While it is hard to prove conclusively how much all this additional bond buying lowered longer-term rates, Fed studies think it was likely in the neighborhood of 1% or so. Now the Fed wants to go in reverse – and has suggested it wants to reduce its $4.5 trillion stockpile of bonds down to about $2 trillion. And rather than an outright sale of securities, the Fed plans to shrink its stockpile of assets simply by not replacing bonds as they mature.
So where does the money go once these bonds mature? Here is the dark art of monetary policy. Amazingly it will simply vanish into thin air, exactly the opposite of how it was conjured up in the first place, in effect reducing the money supply. While people always talk about the government having the capability to "print money," this is a rare example of its ability to metaphorically burn it as well.
Increasing the overall supply of government bonds on the open market should have some very real effects – namely longer-term interest rates should continue to move modestly upward. And this of course is where Yellen hopes that the process will unwind so slowly, so smoothly and take so long that it will be relatively unnoticeable, or like "watching paint dry."
Can they do it? We believe the economic recovery has enough steam and momentum to last for quite a while. Expansions simply don't die of old age, but usually of some shock or rapid rise in inflation that forces the Fed to raise rates aggressively. None of that is in place today, with inflation low and what appears to be a relatively unobstructed runway to continue our slow but steady lift off.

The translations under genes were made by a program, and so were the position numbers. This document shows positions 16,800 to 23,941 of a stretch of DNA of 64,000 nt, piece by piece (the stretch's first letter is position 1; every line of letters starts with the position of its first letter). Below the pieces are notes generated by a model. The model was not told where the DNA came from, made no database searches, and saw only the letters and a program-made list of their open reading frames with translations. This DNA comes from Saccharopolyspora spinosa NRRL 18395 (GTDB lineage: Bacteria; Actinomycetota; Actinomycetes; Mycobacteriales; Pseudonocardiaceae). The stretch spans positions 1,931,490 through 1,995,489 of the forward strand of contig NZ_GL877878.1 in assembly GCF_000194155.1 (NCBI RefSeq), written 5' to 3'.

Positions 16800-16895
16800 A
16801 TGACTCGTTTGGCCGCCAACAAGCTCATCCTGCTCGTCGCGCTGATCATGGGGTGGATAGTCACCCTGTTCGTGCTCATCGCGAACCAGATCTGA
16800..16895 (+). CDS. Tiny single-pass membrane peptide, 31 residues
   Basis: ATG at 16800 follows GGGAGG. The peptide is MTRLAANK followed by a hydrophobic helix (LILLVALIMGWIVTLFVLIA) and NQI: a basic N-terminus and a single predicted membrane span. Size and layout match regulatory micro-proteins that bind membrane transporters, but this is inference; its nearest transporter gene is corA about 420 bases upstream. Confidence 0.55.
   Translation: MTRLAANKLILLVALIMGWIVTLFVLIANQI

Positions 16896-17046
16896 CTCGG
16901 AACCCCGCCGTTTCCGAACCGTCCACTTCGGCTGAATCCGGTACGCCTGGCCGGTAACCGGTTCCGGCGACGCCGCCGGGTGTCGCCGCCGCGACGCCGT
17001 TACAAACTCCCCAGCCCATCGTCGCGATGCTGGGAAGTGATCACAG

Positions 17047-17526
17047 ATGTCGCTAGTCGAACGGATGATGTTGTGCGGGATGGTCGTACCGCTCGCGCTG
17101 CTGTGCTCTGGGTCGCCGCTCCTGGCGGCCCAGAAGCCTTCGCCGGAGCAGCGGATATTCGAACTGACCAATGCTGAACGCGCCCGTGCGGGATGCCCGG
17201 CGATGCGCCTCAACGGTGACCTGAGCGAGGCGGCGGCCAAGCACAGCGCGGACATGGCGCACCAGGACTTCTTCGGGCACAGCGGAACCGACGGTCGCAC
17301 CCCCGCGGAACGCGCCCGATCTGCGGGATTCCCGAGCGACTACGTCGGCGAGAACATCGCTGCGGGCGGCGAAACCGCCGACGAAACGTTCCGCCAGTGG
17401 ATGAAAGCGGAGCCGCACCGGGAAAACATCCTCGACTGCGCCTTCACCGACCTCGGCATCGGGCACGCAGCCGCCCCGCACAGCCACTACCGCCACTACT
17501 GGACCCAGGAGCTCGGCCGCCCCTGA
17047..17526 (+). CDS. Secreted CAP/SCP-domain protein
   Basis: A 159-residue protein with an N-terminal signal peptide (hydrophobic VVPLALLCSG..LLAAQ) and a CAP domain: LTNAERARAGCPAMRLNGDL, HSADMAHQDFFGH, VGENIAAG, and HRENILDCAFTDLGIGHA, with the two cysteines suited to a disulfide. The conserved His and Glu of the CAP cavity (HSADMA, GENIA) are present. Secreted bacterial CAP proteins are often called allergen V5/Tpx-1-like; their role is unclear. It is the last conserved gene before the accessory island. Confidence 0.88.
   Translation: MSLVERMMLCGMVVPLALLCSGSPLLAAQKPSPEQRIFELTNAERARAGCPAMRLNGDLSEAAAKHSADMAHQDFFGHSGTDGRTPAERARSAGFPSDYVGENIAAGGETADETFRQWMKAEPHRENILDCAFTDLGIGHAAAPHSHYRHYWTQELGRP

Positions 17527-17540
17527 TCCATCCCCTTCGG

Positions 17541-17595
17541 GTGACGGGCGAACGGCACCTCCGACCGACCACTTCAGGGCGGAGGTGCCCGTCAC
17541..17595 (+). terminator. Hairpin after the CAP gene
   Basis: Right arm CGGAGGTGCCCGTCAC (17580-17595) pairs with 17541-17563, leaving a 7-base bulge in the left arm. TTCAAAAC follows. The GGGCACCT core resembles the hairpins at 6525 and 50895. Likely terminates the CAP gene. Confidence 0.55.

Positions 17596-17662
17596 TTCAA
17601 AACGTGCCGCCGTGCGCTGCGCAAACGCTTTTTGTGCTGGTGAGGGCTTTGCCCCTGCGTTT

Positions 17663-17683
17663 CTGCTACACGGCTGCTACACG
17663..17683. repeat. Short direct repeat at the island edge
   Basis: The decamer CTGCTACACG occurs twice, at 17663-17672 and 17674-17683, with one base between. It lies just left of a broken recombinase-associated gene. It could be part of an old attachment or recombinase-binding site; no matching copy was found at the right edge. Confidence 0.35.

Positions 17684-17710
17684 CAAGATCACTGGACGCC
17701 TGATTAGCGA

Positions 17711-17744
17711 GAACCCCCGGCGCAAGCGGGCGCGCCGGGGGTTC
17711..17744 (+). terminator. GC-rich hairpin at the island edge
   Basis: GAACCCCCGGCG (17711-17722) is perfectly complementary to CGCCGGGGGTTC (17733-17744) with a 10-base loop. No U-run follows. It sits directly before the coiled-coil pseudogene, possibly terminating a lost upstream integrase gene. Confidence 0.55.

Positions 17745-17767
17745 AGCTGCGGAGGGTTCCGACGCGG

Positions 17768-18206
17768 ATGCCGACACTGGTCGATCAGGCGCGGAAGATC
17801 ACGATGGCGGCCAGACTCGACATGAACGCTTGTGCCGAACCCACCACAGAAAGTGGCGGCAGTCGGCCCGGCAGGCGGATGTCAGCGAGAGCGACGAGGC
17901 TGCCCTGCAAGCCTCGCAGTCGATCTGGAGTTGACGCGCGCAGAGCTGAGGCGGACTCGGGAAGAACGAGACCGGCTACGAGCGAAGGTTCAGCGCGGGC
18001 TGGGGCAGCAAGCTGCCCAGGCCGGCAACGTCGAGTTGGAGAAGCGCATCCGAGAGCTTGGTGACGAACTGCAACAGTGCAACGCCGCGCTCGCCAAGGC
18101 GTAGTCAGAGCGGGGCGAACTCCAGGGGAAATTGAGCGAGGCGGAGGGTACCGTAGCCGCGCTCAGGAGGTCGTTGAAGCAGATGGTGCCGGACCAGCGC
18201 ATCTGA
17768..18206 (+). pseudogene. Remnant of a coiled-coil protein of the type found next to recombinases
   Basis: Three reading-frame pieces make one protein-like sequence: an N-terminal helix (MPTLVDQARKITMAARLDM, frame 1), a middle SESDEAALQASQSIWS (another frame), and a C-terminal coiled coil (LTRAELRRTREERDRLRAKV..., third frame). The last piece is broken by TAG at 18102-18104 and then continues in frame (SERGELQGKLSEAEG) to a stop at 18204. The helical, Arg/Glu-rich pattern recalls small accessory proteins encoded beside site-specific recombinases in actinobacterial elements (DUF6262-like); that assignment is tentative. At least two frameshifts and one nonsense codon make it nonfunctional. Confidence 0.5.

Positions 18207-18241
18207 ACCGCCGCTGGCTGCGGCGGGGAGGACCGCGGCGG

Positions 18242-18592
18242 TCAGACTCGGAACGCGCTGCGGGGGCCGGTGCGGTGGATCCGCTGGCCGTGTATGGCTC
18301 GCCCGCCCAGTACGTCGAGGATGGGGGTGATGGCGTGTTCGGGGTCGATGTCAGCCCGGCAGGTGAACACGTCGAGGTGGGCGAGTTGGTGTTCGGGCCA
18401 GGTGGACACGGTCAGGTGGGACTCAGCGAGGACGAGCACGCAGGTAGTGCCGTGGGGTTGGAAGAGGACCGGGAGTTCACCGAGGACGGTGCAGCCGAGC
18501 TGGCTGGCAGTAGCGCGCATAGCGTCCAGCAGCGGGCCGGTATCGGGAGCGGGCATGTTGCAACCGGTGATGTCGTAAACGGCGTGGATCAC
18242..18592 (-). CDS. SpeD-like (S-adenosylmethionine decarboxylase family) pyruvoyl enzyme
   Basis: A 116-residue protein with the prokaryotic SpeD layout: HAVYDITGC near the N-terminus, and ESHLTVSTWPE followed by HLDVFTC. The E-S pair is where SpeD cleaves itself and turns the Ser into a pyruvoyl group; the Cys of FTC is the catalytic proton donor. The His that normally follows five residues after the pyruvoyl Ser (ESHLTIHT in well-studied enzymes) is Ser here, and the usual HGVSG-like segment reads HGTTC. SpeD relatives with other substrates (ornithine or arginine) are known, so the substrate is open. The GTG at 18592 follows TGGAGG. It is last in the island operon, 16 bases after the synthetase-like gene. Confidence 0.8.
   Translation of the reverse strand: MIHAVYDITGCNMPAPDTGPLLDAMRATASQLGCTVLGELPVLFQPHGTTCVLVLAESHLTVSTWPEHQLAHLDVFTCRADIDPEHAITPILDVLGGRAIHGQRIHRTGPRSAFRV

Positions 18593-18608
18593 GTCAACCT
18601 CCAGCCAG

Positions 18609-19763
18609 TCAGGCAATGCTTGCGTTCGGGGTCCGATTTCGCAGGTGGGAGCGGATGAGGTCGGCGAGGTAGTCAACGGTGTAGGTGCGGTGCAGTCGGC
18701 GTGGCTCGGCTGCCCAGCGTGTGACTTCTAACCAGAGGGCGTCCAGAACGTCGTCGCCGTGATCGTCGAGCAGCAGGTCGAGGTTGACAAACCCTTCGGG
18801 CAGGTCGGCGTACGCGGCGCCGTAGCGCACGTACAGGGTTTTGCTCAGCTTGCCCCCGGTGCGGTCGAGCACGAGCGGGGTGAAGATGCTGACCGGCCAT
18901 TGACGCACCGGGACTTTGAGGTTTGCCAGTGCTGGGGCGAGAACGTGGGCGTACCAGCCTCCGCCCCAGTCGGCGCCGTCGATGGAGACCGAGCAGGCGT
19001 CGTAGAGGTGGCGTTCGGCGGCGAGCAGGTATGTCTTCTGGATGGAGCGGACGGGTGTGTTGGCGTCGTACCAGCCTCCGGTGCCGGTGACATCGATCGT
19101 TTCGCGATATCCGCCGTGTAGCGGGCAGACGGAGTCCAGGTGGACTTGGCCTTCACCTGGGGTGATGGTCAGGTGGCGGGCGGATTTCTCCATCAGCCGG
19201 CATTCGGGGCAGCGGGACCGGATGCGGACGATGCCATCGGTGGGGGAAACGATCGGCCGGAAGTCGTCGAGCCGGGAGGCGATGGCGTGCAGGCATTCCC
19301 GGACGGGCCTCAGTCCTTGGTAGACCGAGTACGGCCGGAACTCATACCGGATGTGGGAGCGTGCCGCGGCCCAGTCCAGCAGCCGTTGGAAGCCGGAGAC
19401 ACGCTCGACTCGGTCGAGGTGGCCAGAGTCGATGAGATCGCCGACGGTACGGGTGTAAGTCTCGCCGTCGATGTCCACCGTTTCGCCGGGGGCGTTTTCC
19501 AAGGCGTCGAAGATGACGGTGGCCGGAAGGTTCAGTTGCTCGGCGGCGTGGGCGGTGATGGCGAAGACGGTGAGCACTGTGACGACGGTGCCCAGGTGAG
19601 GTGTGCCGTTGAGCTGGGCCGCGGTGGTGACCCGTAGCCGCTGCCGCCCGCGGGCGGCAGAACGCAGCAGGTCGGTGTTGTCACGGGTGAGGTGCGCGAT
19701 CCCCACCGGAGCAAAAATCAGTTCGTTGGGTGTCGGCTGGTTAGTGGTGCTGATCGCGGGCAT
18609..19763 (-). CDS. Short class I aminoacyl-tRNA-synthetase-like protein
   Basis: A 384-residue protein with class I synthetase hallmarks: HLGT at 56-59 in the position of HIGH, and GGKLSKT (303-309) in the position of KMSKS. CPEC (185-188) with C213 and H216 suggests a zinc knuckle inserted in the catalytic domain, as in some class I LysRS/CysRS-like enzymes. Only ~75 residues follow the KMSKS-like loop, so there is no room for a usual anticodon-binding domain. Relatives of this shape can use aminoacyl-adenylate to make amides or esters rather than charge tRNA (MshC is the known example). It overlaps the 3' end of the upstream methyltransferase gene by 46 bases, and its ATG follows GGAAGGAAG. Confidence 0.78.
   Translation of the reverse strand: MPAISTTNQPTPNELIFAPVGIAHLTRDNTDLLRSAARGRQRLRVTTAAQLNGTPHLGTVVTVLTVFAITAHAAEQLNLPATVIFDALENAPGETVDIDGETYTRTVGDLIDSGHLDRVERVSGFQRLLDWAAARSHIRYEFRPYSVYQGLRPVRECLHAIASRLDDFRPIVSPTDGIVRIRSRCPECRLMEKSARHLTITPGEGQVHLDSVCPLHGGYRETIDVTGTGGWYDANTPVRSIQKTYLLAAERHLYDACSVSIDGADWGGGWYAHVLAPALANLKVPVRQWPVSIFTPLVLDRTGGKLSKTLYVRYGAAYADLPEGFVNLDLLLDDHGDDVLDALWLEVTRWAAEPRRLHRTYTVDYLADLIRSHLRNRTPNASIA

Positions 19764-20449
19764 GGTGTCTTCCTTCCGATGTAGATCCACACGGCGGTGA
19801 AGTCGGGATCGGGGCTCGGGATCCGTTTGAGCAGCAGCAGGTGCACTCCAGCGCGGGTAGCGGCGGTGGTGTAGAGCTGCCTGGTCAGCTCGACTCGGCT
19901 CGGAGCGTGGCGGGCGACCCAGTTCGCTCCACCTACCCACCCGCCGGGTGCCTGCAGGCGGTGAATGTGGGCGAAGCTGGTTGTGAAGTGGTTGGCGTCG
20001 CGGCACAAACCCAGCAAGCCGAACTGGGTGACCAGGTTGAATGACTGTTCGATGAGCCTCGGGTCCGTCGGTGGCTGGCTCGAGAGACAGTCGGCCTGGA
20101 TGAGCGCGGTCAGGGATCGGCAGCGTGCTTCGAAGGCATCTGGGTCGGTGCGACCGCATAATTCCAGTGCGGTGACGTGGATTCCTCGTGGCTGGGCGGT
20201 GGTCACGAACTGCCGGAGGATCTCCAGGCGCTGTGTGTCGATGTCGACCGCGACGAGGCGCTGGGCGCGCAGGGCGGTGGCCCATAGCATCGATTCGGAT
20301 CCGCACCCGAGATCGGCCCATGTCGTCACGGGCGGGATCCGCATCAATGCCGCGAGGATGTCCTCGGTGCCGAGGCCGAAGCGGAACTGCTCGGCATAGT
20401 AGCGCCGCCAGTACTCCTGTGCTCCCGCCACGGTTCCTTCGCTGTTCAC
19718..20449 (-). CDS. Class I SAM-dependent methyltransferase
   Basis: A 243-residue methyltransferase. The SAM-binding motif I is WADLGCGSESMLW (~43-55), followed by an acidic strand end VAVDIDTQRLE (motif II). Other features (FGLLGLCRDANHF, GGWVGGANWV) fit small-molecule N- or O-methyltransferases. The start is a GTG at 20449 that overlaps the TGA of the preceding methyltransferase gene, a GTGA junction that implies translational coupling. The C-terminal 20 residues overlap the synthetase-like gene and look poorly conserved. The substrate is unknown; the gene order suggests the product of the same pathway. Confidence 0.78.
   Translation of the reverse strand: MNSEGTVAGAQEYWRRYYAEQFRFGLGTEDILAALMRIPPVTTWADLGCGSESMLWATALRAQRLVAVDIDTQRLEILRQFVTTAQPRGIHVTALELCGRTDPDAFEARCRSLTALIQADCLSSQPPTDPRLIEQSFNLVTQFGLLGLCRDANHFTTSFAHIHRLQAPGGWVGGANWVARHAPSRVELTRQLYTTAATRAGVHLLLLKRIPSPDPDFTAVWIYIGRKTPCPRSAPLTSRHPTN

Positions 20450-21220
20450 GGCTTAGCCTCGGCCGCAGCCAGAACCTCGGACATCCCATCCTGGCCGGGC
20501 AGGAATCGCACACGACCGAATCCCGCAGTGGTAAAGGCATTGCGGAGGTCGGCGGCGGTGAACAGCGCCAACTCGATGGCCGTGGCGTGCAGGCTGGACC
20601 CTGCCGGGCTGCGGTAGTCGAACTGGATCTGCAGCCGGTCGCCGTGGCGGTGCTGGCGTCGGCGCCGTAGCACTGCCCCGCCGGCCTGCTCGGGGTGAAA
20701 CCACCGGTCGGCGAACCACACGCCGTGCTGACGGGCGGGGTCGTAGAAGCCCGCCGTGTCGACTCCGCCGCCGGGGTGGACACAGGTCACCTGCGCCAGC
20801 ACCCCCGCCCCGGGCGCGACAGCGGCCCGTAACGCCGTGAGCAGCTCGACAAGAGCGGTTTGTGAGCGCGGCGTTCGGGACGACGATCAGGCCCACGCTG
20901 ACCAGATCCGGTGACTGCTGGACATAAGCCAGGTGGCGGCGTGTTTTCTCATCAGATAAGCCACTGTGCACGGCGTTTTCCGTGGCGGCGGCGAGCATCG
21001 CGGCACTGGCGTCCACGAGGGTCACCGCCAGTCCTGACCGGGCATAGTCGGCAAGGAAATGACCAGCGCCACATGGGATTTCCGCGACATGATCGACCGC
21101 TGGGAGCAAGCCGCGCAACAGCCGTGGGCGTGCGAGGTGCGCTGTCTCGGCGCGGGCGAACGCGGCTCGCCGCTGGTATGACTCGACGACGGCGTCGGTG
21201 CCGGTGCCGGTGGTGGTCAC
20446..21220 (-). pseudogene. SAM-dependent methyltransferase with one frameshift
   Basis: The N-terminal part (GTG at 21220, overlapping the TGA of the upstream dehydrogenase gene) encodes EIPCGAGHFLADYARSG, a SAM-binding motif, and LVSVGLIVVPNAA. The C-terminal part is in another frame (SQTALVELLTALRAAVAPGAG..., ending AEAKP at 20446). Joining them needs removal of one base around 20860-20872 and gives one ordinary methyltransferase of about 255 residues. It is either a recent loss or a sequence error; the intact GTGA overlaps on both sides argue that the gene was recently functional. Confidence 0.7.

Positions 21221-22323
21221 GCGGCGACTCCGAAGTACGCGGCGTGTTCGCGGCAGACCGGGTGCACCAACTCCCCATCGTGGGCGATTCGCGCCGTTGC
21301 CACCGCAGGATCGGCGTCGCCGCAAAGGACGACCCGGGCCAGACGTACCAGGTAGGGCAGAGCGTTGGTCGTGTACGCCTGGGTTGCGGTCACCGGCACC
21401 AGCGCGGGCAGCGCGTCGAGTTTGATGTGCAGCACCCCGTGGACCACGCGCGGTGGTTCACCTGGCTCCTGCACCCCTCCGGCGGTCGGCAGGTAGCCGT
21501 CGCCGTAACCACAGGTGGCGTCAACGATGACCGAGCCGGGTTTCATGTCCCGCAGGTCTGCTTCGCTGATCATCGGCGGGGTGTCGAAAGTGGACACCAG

So let the painting begin at the Fed. And while they are at it, let's also take a moment to say "Happy Birthday" to our economic expansion that just marked its July 1st eighth anniversary. As QE ends, blow out those birthday candles and wish our recovery a long life and a strong future to afford the Fed time to wean us all off the "Quantitative" elixir we've grown accustomed to consuming.
- The Fed went on a bond buying spree from late 2008 to 2014 as it purchased nearly $3.5 trillion of government securities to initially help shore up our sinking economy, lower longer-term interest rates and eventually propel a feeble recovery forward.
- In three rather massive waves over six years, the Fed began purchasing both Treasury bonds and U.S. government-guaranteed mortgage-backed securities.
- Risk-averse savers saw their money market and CD rates collapse, and bond investors earned the smallest coupon payments ever.
About the Author
Scott is the chief economist and director of fixed income management with Commerce Trust Company. He joined Commerce in 1993 and has investment responsibilities for over $19 billion in fixed income assets. Scott directly manages the Commerce Short-Term Government and the flagship Commerce Bond strategies.
Scott received his bachelor of science degree in nuclear engineering from the University of Cincinnati in 1986 and received his master of business administration from Xavier University in 1988. He has been both a director and president of the Chartered Financial Analyst Society of St. Louis.
The 2017 investment commentary is a special report designed to provide investment information on economic markets for Commerce Brokerage clients. It is intended to provide general information only and reflects the opinions of Commerce Trust Company's Investment Policy Committee.
Commerce Trust Company is a division of Commerce Bank. Commerce Brokerage Services, Inc., member FINRA and SIPC, and an SEC registered investment advisor, is a subsidiary of Commerce Bank.